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Engaging Engagement

This column, published every 4-6 weeks, examines issues of translation as they relate to the field of theatre and its intersections with other public and civic sectors.

Scrabble tiles spelling ENGAGE
Photo by NYphotographic.com

What does the word “engagement” mean these days?

Dictionary definitions: Appointment. Employment. Battle. Synonyms include rendezvous, arrangement and tryst.

Definition via personal narrative: When my wife and I got engaged, what did that word mean to us?

It meant a public commitment to enact a (problematically non-inclusive) societal ritual through which we would be bound to each other as partners. 
It meant a desire for and acceptance of a relationship to be filled with love, challenge, generosity, support and a need for ongoing communication.

Definition via a non-scientific survey of the word’s meaning in the field of contemporary US theatremaking:
Engagement is currently being framed as a broad spectrum of approaches and activities that include, but are not limited to:

  • Gathering and capturing new audiences by reaching out to potentially interested community constituencies based on a topical or thematic affinity with a specific play’s subject matter;
  • Deepening an audience’s experience of a play’s meaning and context through events and strategies offered on site, online, and even beyond the walls of the institution.
  • Expanding the experiential nature of performance through non-traditional uses of site and participation within the performance event itself;
  • Working with community members who do not self-define as artists in the research, development, and production of new work for the stage with an emphasis on the local aspects of artmaking and presenting.

Social good and sustainability are not mutually exclusive terms. They can’t be in the current economic and cultural climate.

In the current arts landscape, ideas of engagement, participation and institution/audience relationship enjoy the stature of holy nexus at an intersection of innovation and survival. The Intrinsic Impact study, the new TCG Audience (R)Evolution Program and the Doris Duke Artist Residency Grant Program focused on increasing audience demand are all indicators that energy is aligning for deep investigation and a commitment to advancement in these practices.

I would suggest that this is a good thing.

But I would ask, amidst the conversations, grants and re-naming of staff positions, what common values, if any, do we believe engagement should hold as a growing body of practice?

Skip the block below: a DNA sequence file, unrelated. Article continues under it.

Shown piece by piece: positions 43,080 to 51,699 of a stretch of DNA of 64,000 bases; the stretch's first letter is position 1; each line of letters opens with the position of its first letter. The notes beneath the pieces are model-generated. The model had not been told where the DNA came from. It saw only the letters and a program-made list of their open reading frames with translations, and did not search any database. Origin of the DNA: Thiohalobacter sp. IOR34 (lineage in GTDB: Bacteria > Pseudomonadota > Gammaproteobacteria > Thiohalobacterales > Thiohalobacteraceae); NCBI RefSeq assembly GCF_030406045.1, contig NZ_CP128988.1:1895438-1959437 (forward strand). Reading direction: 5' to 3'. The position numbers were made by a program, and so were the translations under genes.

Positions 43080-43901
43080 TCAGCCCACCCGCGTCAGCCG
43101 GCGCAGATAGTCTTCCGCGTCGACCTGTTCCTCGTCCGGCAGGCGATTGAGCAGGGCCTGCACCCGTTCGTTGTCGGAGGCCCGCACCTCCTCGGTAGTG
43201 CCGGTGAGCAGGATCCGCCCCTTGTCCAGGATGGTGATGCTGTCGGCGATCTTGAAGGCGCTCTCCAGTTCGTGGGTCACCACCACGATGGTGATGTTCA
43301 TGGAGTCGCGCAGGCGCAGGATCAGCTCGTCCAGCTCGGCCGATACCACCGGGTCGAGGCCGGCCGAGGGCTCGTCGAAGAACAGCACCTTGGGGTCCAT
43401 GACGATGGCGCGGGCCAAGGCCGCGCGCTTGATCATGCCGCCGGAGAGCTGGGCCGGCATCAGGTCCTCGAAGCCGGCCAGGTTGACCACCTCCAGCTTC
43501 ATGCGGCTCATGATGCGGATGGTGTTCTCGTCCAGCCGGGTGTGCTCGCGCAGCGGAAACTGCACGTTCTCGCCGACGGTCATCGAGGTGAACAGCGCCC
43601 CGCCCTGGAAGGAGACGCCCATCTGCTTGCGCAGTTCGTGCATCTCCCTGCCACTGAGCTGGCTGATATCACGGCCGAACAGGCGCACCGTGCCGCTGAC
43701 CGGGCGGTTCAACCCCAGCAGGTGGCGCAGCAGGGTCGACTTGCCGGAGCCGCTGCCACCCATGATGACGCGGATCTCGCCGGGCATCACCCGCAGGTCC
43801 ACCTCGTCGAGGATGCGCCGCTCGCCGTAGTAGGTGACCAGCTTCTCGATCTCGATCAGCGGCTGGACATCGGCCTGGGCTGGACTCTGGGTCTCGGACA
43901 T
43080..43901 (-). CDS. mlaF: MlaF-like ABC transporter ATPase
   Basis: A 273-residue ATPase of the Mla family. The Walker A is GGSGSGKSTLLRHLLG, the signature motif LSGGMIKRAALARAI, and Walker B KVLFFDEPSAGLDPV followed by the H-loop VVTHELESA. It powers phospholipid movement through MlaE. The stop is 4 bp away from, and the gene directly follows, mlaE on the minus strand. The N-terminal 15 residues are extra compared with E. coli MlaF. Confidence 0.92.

The array of engagement approaches in our field takes many of it’s core impulses and tactics from a continuum that spans the pioneering community-based, often politically motivated artists of the 60s and 70s through the new work models of contemporary location-based ensembles to the most current branding, public relations and participation experts in the social media, business and design sectors. The sources on this continuum are widely varied in underlying philosophy and goals.

What about us making theatre and performance today?
We are often divergent and idiosyncratic in our methods and intentions.

As we support and learn from each other, how do we insure that we are values fluent, not values blind, in our conversations with each other about this growing body of work? What do we need to be able to clearly articulate when we speak as artists with non-artists about what we do and why? What questions do we need to ask ourselves?

A proposed start to the list:

  • Do we engage to grow our consumer base?
  • Do we engage because we believe that artistic practice benefits our communities and we choose to make that offering?
  • Do we engage by choosing the material that begins every interaction, or do we look to non-arts partners for content and/or form?
  • Are we building relationships out of need? Fear? Desire?
  • Are we building relationships?
  • Are we making invitations?
  • Are we looking to be invited?
  • Is engagement a rendezvous? A tryst? A commitment? To who? With who?
  • What does generosity mean in our practice?
  • Is engagement audience development? Community development? Artist development?
  • If we claim it as all three, how do we accomplish all three simultaneously with integrity?
  • Does engagement imply partnership?
  • What does partnership mean?
  • Is engagement deeply embedded in the process of artmaking, or is it a set of actions developed around the art to expand reach and impact?

Every one of these questions has different answers based on the who, the where and the why. The questions aren’t posed to make the argument that those who claim engagement are bound to a social justice agenda and are therefore damned if economics leads vision. Social good and sustainability are not mutually exclusive terms. They can’t be in the current economic and cultural climate. But I believe it’s important at this moment of rising support and growth in engagement practice to match rigorous criteria of effectiveness with rigorous attention to principles and intentionality.

Why we do what we do, how it affects others, and every artist’s framing of engagement impacts the way we are looked at as a discipline and as members of civic culture. We don’t have to hold one set of beliefs or tools as a field, but we need to be expert in our own motives and actions. Then we need to bring that expertise to crowded tables where we sit with each other alongside strangers and generously do the work- wherever it takes us.



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Thoughts from the curator

This column examines issues of translation as they relate to the field of theatre and its intersections with other public and civic sectors.



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